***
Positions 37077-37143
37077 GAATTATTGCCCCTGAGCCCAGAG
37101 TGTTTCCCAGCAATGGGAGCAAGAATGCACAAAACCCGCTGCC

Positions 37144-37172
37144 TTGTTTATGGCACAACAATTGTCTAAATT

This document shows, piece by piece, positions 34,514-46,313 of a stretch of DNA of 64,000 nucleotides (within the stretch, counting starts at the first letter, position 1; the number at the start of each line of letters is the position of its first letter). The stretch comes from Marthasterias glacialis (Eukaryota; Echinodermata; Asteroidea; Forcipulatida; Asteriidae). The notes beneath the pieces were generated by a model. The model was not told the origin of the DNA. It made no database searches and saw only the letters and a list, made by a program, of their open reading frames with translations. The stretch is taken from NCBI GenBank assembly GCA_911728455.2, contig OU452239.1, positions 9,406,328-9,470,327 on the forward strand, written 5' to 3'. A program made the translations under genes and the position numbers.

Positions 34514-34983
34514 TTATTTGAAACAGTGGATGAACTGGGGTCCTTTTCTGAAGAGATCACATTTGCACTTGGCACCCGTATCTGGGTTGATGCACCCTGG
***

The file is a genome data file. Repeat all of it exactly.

Positions 37077-37143
37077 GAATTATTGCCCCTGAGCCCAGAG
37101 TGTTTCCCAGCAATGGGAGCAAGAATGCACAAAACCCGCTGCC

Positions 37144-37172
37144 TTGTTTATGGCACAACAATTGTCTAAATT

This document shows, piece by piece, positions 34,514-46,313 of a stretch of DNA of 64,000 nucleotides (within the stretch, counting starts at the first letter, position 1; the number at the start of each line of letters is the position of its first letter). The stretch comes from Marthasterias glacialis (Eukaryota; Echinodermata; Asteroidea; Forcipulatida; Asteriidae). The notes beneath the pieces were generated by a model. The model was not told the origin of the DNA. It made no database searches and saw only the letters and a list, made by a program, of their open reading frames with translations. The stretch is taken from NCBI GenBank assembly GCA_911728455.2, contig OU452239.1, positions 9,406,328-9,470,327 on the forward strand, written 5' to 3'. A program made the translations under genes and the position numbers.

Positions 34514-34983
34514 TTATTTGAAACAGTGGATGAACTGGGGTCCTTTTCTGAAGAGATCACATTTGCACTTGGCACCCGTATCTGGGTTGATGCACCCTGG